Hope Star from Hope, Arkansas on December 22, 1938 · Page 1
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Hope Star from Hope, Arkansas · Page 1

Hope, Arkansas
Issue Date:
Thursday, December 22, 1938
Page 1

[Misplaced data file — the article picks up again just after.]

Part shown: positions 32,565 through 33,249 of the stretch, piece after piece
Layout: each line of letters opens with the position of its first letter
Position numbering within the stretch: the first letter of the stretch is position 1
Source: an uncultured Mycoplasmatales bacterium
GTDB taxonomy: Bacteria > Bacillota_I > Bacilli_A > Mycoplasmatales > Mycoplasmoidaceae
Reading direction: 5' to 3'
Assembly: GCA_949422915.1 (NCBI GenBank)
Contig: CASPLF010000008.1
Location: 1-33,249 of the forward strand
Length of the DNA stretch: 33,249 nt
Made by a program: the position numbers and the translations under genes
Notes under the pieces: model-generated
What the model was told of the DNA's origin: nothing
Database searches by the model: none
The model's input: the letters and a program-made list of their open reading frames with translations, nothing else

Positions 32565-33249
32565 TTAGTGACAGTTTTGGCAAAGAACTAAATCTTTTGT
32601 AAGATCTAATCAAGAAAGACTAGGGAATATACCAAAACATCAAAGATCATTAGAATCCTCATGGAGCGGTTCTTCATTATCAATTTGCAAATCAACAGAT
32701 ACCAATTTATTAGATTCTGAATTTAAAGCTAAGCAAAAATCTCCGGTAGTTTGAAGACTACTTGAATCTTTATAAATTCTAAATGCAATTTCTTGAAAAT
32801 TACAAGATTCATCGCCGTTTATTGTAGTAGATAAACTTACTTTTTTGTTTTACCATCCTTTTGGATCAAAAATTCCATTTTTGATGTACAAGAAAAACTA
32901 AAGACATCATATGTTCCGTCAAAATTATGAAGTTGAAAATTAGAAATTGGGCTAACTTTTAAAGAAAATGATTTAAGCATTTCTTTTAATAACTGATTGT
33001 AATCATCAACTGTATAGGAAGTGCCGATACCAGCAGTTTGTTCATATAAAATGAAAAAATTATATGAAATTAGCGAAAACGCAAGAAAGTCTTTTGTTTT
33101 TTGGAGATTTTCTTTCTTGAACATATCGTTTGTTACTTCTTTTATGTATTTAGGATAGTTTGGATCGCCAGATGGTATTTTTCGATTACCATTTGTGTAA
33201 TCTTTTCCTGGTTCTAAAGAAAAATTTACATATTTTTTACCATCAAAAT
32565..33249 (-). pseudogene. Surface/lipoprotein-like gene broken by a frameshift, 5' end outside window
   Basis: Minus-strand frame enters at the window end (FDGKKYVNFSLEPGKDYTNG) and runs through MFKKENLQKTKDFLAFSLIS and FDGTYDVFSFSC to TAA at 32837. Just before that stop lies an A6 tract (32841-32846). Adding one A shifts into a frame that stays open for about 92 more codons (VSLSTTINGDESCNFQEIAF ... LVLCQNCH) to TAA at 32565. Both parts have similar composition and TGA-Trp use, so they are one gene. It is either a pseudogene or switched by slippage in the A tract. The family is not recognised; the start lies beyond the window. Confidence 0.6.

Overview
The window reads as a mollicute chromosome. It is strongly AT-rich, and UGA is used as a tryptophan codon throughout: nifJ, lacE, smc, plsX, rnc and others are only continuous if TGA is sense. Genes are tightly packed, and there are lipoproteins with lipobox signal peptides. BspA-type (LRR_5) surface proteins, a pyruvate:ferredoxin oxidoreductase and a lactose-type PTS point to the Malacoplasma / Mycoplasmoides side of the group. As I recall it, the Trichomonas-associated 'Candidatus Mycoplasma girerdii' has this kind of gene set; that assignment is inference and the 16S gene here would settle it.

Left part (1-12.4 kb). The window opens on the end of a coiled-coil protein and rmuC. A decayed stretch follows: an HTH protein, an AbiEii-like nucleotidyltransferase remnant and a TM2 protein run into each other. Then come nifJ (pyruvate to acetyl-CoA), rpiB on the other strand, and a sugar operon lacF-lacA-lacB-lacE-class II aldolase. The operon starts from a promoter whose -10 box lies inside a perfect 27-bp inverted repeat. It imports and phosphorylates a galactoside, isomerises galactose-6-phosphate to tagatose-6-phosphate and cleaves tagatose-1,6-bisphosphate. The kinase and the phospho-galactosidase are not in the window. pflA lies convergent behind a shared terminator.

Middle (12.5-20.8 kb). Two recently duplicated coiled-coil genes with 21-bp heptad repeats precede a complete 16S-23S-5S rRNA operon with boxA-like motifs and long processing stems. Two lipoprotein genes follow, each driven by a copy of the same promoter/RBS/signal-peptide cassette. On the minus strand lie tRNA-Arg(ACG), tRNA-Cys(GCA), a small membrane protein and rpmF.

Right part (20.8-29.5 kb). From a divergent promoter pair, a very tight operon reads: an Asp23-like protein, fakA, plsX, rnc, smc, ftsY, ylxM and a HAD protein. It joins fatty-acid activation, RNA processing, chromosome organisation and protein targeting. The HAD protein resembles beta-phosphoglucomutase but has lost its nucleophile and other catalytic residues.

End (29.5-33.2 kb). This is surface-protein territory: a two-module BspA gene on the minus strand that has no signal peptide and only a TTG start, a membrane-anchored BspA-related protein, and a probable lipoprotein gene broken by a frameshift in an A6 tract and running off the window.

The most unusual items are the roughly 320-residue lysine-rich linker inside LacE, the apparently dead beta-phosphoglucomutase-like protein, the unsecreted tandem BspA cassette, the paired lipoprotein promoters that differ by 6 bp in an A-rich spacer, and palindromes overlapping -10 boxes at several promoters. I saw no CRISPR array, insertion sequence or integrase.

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s s . S fl t4 if. i m ji Kf if •i John T* Hynn Says: Says Fascists May Capitalize U. S. Rebuff »y JOHN T. FI,YNN NBA Service Sniff Correspondent Ic-il inl?Hkn f0i "' Ctl tllt l c "n^ ki »K°f the Limn Conference would be u lact- "-•" mistake nro now saying iliey were right. April 1938: Rift Organization Bill for U. S. Defeated Lower House Rebuffs the President in Crucial Tost 204-190 ANGLO-ITALIAN BID Britain and Italy Make Up —Daladicr Head Man in Franco Clinpler Four ,,f a AlonlJi-Jiy- IMonlli Kcview of IIKI8. By VOLTA TOUHKY AI" Feature Service Writer Late one Rray, rainy April day, the Democratic Ilou.se of Representatives delivered what Speaker Bankhcad had warned woidd he a "lethal blow" to the Roosevelt administration. It voted 204 to 1%, against recognizing the U. S. government. During I lie dramatic debate beforehand. "Paid Uevere.s" had galloped | ( > Washington, and Hides Committee Chairman O'Connor, who fought the bill and later was "purged" from office, declared: "It is the biggest issue I have ever seen." That some month the President his 12th fireside dial, sprang his $'>,- Omi.000.000 spending and lending : sault on the recession. The shape of things to come in the summer and autumn was becoming clear to perspicacious politicians. There was much said, meantime, of whether the vice-president had or hadn't advised Mr. Roosevelt to "give the cattle I meaning business) a chance lo fatten." With Mnliicv Toward Some April's cables from Europe were portentous, too: Britain and Italy kissed and made up. Edouard Daladier succeeded Leon Blum as pukka sahib with virtually dictatorial authority in France. Konrad Henlein demanded indepeddence from the Czechs for Sudeten GeiWans. And in Poland and Hungary, as well as Germany, there was yammering about C/.cch frontiers. Through April's mud and blood-, Spanish insurger >s sloughled their way t othc Meditcrr. ".am, severing Catalonia from the rtst'Vi 1 die* ioyaiusis' hid, and Caudillo Franco figured the war was nearly won. In Chinas Japan took u licking at Taiefhchwang. "Liberty in Europe is being murdcr- V L> d," a laboritc lamented in London. "The prime minister is the undertaker waiting to bury the corpse." But Commons refused, li.VJ to 1!">2, to censure Mr. Chamberlain. Iieichsfuohrcr Hiltcr, meanwhile, let Germans, including ex- Austrians, vote for hi'm—and was 99 per cent successful. Babes in The News Opening ball games drew The conference holds within U agenda a mixture of ethical, fe'eo graphical and economic problems which are not easily soluble. Alway: in situations like this most of lh< speeches are made around the gren moral issues. But behind them the economic issues arc usually the ones, which dominate. The first objection lo the conference before it Was arranged was bes- ed on (he contention that the administration is not looking realistically a'l the South America with which wa.s about to confer. Ucinncriitiv Hearts Here The United Stales of America is t democratic country with a century and a half of wholehearted devotion to the principle of republican government and the great rights embedded in the Bill of Rights. The United Stales, therefore can work itself into a throughly sincere lather of hatred of the thing called fascism, which is flowing in Germany and Italy. But South America has no such history. It h n s had and still has here and there, as in Colombia, a democratic government. Everywhere it has the ex ternal appearances of republican states. But the dictator is no novelty in South America. He is no novelty there now. In Lima, where the conference meets, (hero is a dictator whose powers are hardly less extensive than those of Mr Mussolini. In a lesser degree this is true of South America's greatest stale—Brazil. To expccl Soulh America and particularly South American governments to fall on Mr. Hull's shoulder and join him in a good cry over the wrongs of democracy in Europe was a little too much, to say the least. If South America has any objections to the regime of Hitler, it will he founded on other grounds. They are grounds which have special reference to the peculiar needs of the various South American countries themselves. Trade not Founded on Affection ^ If Brazil Irades with the United Slates it is not because she loves the United States but because she needs trade as we do. Incidentally, we trade with Brazil for purely practical reasons and our love has nothing to do with it. The same thing is irue of Brazil and the Argentine's trade wilh Germany. These countries want that trade. They do not want to do anything to throw it away. But" they have another interest. Germany has been behaving rather badly within their borders. They do not like this. They, indeed, resent it. Also this German problem has gotten mixed up in their politics. They hwve.no fear whatever Oermav. invasion. The only thing they fear is the disturbing local cffecls of certain German activities. Thi is not something they think belong in the field of inter-national tract mcnl. Critics of the conference fcl from the beginning that Mr. Hid was running into almost certain rebuff Now that has happened. Star VOLUME 40—NUMBER 60 WEATHER. Arton.saa-..R a in and warmer Thursday night; FrfdaycfedTprobably vain, warmer in northwest. HOPE, ARKANSAS, THURSDAY, DECEMBER 22. "yj.^ t AnjtvAiNSAS, iilUKSDAY, DECEMBER 22 1938 "" ' • , - ' PRICE 5c-COPY - IIAL1LENDSJREATY TnnntaliAurtt bund l. t ^+ . _*• _ ~ — o . Goodf ellow's Fund Will Take Care of Destitute Appeals Grandmother, 78, 6 Motherless Children Ponder About Santa 1 OF SEVERAL CASES Distribution of Gifts, Started—Fund Reaches $477.55 Thursday By LEONARD ELLIS A 78-year-old grandmother sat Inursday and pondered the question of whether old Saint Nick would return this year. She knew there was a Santa Claus— because in years gone by Sanja had never failed to visit her. But this time—wilh Chrislmas only three days away—she was facing a new experience, a sad, bleak situation that looked hopeless. The grandmother, 78, and feeble was not alone in her thought of record crowds. "Of Mice and Men" won the New York drama critics' prize. Women with strapless evening gowns combed their hair up instead of down and read "Fashion IsSpinach." Songs of social significance caught on. And the the news was movie most in "Birth of a Baby." ' Mrs. Oliva Dionne had another baby Yale Prof. Abraham White. IK), announced isolation from the pituitary gland of a pure protein crystal that causes the mother instinct. Jackie Coogan sued his mother and stepfather for $.1,1)00,01)1). Albanian King ijog married a half-American Hungarian countess. Henry and Clara Ford celebrated their golden wedding. Dr. Francis E. Town.send was excused by the President from ,'!U days in jail for contempt of congressmen. Socially prominent Airs. West on G. Promo and her daughter. Nancy, were found clubbed to death on a Texas highway. I'ickcts anil Progressives NLRB ordered the previous summer's steel strikers reinstated. Pickets collecting dues closed auto plants. Michigan's Gov. Frank Murphy sped home from Florida to settle a power strike. President Huo.se veil put the railroad problem up to congress. And Wisconsin's Gov. Phil La Follette unfurled a banner with a strange device—an "x" inside a circle—in the hope of rallying progressives together under it. Birds came north. Su Lin, baby panda in the Chicago zoo, died. And Gargantua, biy ape in the circus, became American Animal No. 1. Baial Put Up With Money Retrieved From Stomach TEXARKANA, Ark.-When Tcxar kana police answered a call to a downtown hotel the other night to quell ; disturbance, a woman snatched Iwo 520 bills fri/in' beneath a pillow and swallowed them before officers could stoi her. She was charged with drunkenness and her husband with drunken- nss and disturbing the peace. Then police called a physician, who poured a hoi solution down Ihe woman's throat and used a stomach pump to regain the $40 in currenccy. Wednesday police handed the couple $15 change, after they had forfeilcd bail bonds totaling $25. Wl'A Funds Near End WASHlNGTON-(/l')-In view of a disclosure that the WPA will be oul of money by February 7, scnalc and house loaders arranged Thursday lo confer with President Roosevelt on the amount of an emergency appropriation. John L, Lewis, CIO leader, de- chired one billion dollars .••ceded for relief purposes until July 1; bul estimates on Capitol Hill ranged from 500 lo 750 millions. Cotton NEW ORLEANS. - (/?i - January cotlon opened Thursday at 8.38 and closed at 8.41 bid, 8.46 asked. •. Spol collon clo.std steady throe points up, middling 8.60. Some of the following .statements are true. Some are false. Which are Which? 1. Scapa Flow is a South Sea island volcanic peak. 2. A fiiliper is a surgeon's in htrumcnt. 3. Dactylology is the jnelhod of communication between deaf, mutes. 4. A beagle is im innkeeper. 5. Ophelia i.s a eharacler in Shakespeare's play, 'Hamlet." Answers on Classified 1'uye MIND Your MANNERS T. M. Reg. U.-S. Pat. OH. Test your knowledge of correct social usage by answering the following questions, then check against the authorilalive answers below: 1. Should a man tell a girl he is dating about the "cute number" he dated last week? 2. Should ihc would-be heartbreaker boast about his conquests? 3. Ks it. good manners for a man who dances well lo keep excusing his dancing? 4. Is it necessary lo cover your mouth when you yawn? 5. Is il good taste to brag about a lurid pa.st? What would you do if— You arc taking a girl out for the first date with her and you arc eager to show her a good time? <a) Ask another couple lo . double-date so she will not be bored? l Iji Ask her what she would like best lo do? <cl Plan an inlercsling evening, leaving lime lo talk? Answers 1. No. 2. No. 3. No, fur he is just trying lo drijg out compliments. 4. Yes. 5. No.—and very adolescent. Best "What Would You Do" so- lution—(cK (Copyright J938, NEA Service, Inc.) She had company. Beside her sal six motherless children. They also were thinking of Christ- las. The mother of these six children died several years ago. 71i c grandmother and her son, who is the father of these six children, has been unable to obtain work—except a few days the past several months. They have come a long way on his meager earnings. They have "man- iged to get by" with the necessities of life. But Christmas is here al hand. The purse is aboul empty. It will not be ample to provide the Christmas joy that comes to most children. The oldest of these six motherless children is a youth, 15. Thc others are girls-the oldest 14 and the young- —— It's a Great Life at Lima Parley, But They have no way lo earn be unfair to publicly esl six. money. It would identify Ihis family i n need. The above is some of the mere facts ui the case, which is typical of other families which will be taken care of — thanks fund. With the major drive for to the Goodfellow's funds completed, persons who have not contributed have only three more days. They may leave their donations ul eilher Hope bank or at The Star office. The task of wrapping and distribution of gifts was underway Thursday. Some deslilulo cases wore being taken care of wilh Ihe sending of food and clolhing in advance—wilh Ihe majority of the gifts to be distributed Saturday. The Goodfellow's fund climbed slowly as only five dollars was received up to noon. The total fund now stands at $477.55. Previously reported ———— Charlie Cox Mr. and Mrs. W. J." Jones' John Guthrie Mrs. J. L. Jamison Total •§472.55 ... 1.00 2.00 1.00 1.00 S477.55 Argentina Blocks Pan-America Pact South America's Greatest Power Objects to Any "Alliance" LIMA, Peru,-(/(>,-The Argentine government balked lale Wednesday at full acceptance of the completed draft of a "declaration of Lima" proclaiming continental solidarity and co- perativc defense of Ihe Western hcm- isphero. Agreement on the measure seemed iicar when chief Argintine delegale (Continued on Page Four) Late Hours, Many Parties, Constant Changing Clothes Delegates Appear Likely to 'Be Killed by Hosts' Kindness ANCIENT GRANDEUR Pan-American Conference •Haus Touches of Spanish Formality By WILLIS THORNTON NBA Service Staff Correspondent LIMA, Peru,—The worst fate likely lo overlake an American delegate to thc Pan-American Conference is to be killed by kindness or smothered in ceremonial. Lingering traces still remain of the courtly formality which made Lima fpmous when it was the capital of all Spain's New World empire. And the Peruvians set a pace which has al- , ready made several members of the' American and other delegations holler "Uncle!" In thc first place, Lima keeps late hours. No one dreams of dining before 9, and official banquets ge started as late as 11. That means that they can't decenlly break up before 3 a. m. And the^ American dedegation has a meeting every- morning sharp on the stroke of 9. A week of that makes a tough grind. In addition, official delegates have to make more clothes changes than a vaudeville artisl, for every officiai function requires a specifi dress. One delegate from a Central American country confided he had changed into full dress (white tie) five different times at hours varying from noon to 11:30 p.m., each time to meet President Bcnavides as a member of some delegation or other. His country being one which does not provide the foral gold braid diplomatic uniform, he had to resort to tall civilian dress as the limit of formality. He enjoyed meeting the President formally the first two or three times, he said, but hoped ardently for a more informal occasion laler. All Kinds of Uniforms The Spanish viceroys of 300 years ago would be fully at home in the atmosphere of resplendent ceremonial that fills Lima in 1938. Two magnificent gold-and-red coaches turn out for the official reception of new ambassadors. Thc coaches clatter through the streets preceded by a troop of lancers in glilering brass helmets and playing flourishes on trum- phels in Ihe French manner. The slreels swarm with uniforms. Peruvian sailors in exact duplicates of the American naval uniform fool you until you remember the American' naval mission which trained them. Regular Peruvian army troops in a uniform exactly duplicating the French training. Police, in a smart khaki gelup with red facings and red-lined capes at night, suggest their Italian supervision, especially one body of special shock police who wear the sombrero with the front of the brim cul away in Ncapolilan slyle. Smart Argentine sailors from thc cruiser Almirale Brown, in white duck trousers, blue blouse and English-type hat, roam the town, whiIt- through the holel lobbies stalk Ar- gentinian officers in hussar coals and thigh-length patent leather boots. Peruvian naval aviators, and cadets Are Weakening .., ..., v ^ mm ., J Notifies France Tunis Agreement 'No Lojiger Valid' Mussolini Tears Up Agreement as to Italians in Tunisia 'Berlin Protests Ickes' bpeech— -Reminded of Own Bitter Tirades BERLIN, GormanyH/RHA strong German protest over a speech by Secretary of the Interior Harold L. Iddes attacking dictators was submitted to the acting Secretary of State by the German charge d'affairs in Washington, * was earned Thursday in foreign office circles. ? uarters said Germany re. 11 tatement as " impu!ient ©Run-Off Primary Vital, Says Bailey Confusion Would' Follow 1 Failure to Enforce New Amendment LITTLE 'ROCK the forthcoming legislature to* run-off primary law would cause "ut- cr confusion in the administration of our election laws." A' constitutional amendment adopted at the Wovemhpr cmnnv^i «i__i- . pass a ,,, genera! electio » Pro- that only candidates receiving a V ° te new amend- Bailey said that another ..... „ ment transferring jurisdiction over probate 'matters from the county to the chancery courts probably would ne- increase in the number of Coster's Suicide NotebPlaintive Swindler. Puts Blame on Others in His Farewell Message (Continued on Page Three) Little Girl, Seriously Asks SantaJJpare Her Life Scores Rally to Mercy Parade in Giving Blood to 101 ear-Old Girl Confined in Nashville, Term., Hospital Avarit asked Santa Claus to give her life—and scores rallied to the good saint's aid with offers of the blood the 10-year-old girl must have if she is to see other Christmases. The hospital where Gladys lies a victim of aplastic anemia, a lethal blood disease, made public this simple, oral 'lelter lo Santa Claus': "I don't want Santa Claus lo bring me anything this year except something to make me well. Doctors explained that "something to make me well" is blood for repeated transfusions through the next few Weeks. The Nashville posl of ih e American f husky Legion- narics to the hospital for tesls. Bul others were touched too, and firemen, policemen, plain citizens by Ihe dozen joined Ihi.s mercy parade. Many were lesled and attendants said Gladys was assured thc fighting chance plenty of blood can give. One of the donors gave blood in a transfusion and more such operations will follow as needed—dozens more, perhaps, before Ihe final answer is known. As for her nol wauling anything else, kindly Nashvillians refused lo lake thai seriously and dozens of dolls and loys and other gifts were heaped about her bed in ihe children's ward. bornPhdipMu,,,;,-;;,-^:^ note made public Thursday "Bankers, lawyers, audiiors. ; ,p- iried , auditors, ap praisers and incompetent high-salarie The amazing swindler who shot himself to death i,, his Connecticut home when his activities were discovered said lie company which he headed should have been in receivership at the time of its crash one year after reorganization. Mrs. Wallace Rogers, of McCaskill, Dead Mr.s. Wallace Rogers. 40. wife of a McCaskill merchant, died Sunday in Cora Donncll hospital at Prescott after a short illness. She was buried in friendship cemetery the following dav with the services in charge of the Rev W. H. Stmgle.v. Baptist minister. Mrs. Rogers is survived by her husband, tw,, children, a daughter, Willie •ray. and a . . _ . Lo,\ie Pardcn; her parents. Mr. and Mrs. Bub Stone, two brothers, Windale and Pal Stone. » « «• They Write Books, Too SOUTH BEND, Ind.MV-Thc "Fighl- mg Irish" of Notre Dame univcrsitv university claim also to be the "writing Irish. Twenty texlbooks written by professors at (he university are on sale in the school book slore here. Republicans Hit TVA Investigation WPA Funds Nearly Exhausted—New Amount Is in Dispute W A SHlNfTO r\T, (/i~*\ A t~> i . ' ' **. i tCpu ul li'ilj] charge of a one-sided investigation '^"^...? h ™ A »y to the possi- Bailey disclosed that the assembly would be asked to authorize payment of Havel expenses for revenue depart- n ent employes on a mileage basis eliminating use of state-owned automobiles. Bailey asserted that the proposed drivers license increase from 35 to 50 cents would not mean addcd taxation io» thc 1937 compulsory repealed car inspection i i • i *uoj_jt:i;uur law which requires payment of $1 annually He made no recommendations on either proposal. ate I -1. ., •* "•* n»u JJUA; bility of further congressional clebu "ii the unsettled, many-sided controversy over thc Tennessee Vallcv Authority (TVA). Three minority members of the .senate-house committee which concluded the lengthy inquiry Wednesday asked more funds for a "complete" siiuly. Force Chinese Aid by U.S.and British Chiang Kai-Shek Threatened to Turn to Russia of Dictators HONGKONG, British Crown Colonv -i.-l'i Gen. Chiang Kai-Shek has compelled the United Slates and Great iJniam to face thc issue of maintain- my a lice and independent China In talks wilh British and American ambassadors the Chinese leader made il plain that if China did iioi receive encouragement from the democracies she would turn either toward Soviet Russia or to the totalitarian states, possibly seeking easy peace tei'/nS through iConlinued on Page Four) To Select Cast in AmateurPlayHere Hope Dramatic Club to Meet at Hope City Hall Thursday Night Thursday night al 7:30 in the cilv Iiali building the Hope Amateur Dra'- inatic club will have a 'meeting to cast Ihe Booth Tarkington comedy raw nr<= " "The Travelers. Experts are agreed that "The Travel- rs is a very amusing comidy mystery and should afford forty minutes entertainment. Several years ago this play was produced m Little Rock Wore capacity houses three successive nights. The make-up and lighting arrangements arc most effective and are an important part of this production At the meeting Thursday night the various parts will be discussed and portrayed by a former member of the cast when it was produced in Little Rock Each part in the play demands quick thinking and an excellent casl should be found to portray these parts Any person in Hope is eligible to try for parts. The characters to be selected are: LaScra. a Sicilian guide. The Chauffeur, a villainous looking chop. fa Mr. Roberta, a bluff, new rich American business man. Mrs. Roberts, a nervous, youthful looking matron. Jcssee Roberta, a pretty girl of IS The Pallid Man. Marie, a (Sicilian woman. Salvatore (the man with a scar) Mrs. Slidell, a hysterical traveler. Freddie Slidell, a good looking 1 American youth. . PARIS, France.-W-The foreign office announced Thursday that the r™ 1 ™ 1 * had notifed Fr *nce the ambassador at Rome that Italy considers the 1935 Mussolini- Laval 'convention concerning Tunisia no longer valid." The convention assures Italians in e r righ tto Italian citizenship It also defines the borders between Tunisia and Italian Libya, and . the borders between Italian Eritrea and' Drench Somaliland in East Africa. Officials declined to disclose the text of the Italian comlnyunication, or to give any indication of the action France ma ytake. Great Spy Hunt LONDON,, Big. -iff) - Official -reports reaching London Thursday as- , sorted that "approximately 1,000" arrests had occurred in insurgent Spain m a great spy hunt which authoritative persons hero suggested might affect the entire course of the Spanish civil war. The arrests were a sequel to what London informpnts called "The case of the dirty shirt." The shirt in question was found in the baggage of Harold Goodman, British vice-consul at San Sebastian, when he stopped at Irun, on the French border, last Monday. Inside was "incriminating information" which led to the arrests. Reject Nazi Protest WASHINGTON.-m-Sumner Welles, acting Secretary of State, disclosed Thursday that the United States had rejected Germany's demand for an official apology for Secretary Ickes' speech in Cleveland last Sunday attacking dictatorships. Welles told Dr. Hans Thomsen, German charge d'affaires, that the request came with singularly ill-grace and impropriety from. 1 a government which so persistenlly permilted its controlled press and officials to attack American leaders, including Presidents Wilson and Roosevelt and present members of the cabinet. The German Protest Talk Took Alice CENTRALIA, lll.-(/P)_A IdnYbslone in a cemetery near Moulder, 111., reads: "Alice— first and last wife of Thos. Philip. Talked to death by friends." A Thought Men fear death, as if unquestionably the greatest evil, and yet'no man knows that it may not be the greatest good.—W. Mitford. 2 Shopping Days Till Christmas T OOKJNG BACK TO CHRIST•'-'MAS TWO YEABS AGO— U. of Wisconsin prexy Frank fighting ouster move. . . . Face of Literary Digest still red because of THAT POLL. . . . Britons stunned over voluntary abdication of King Edward. . . . P. D. R., Jr., Ul in Boston. "You Can't Take U With You" laying 'em in the aisles. . . . "Gone With the Wind" outstripping in sales the equally bulky "Anthony Adverse." . . . Sit- down strikes were spreading.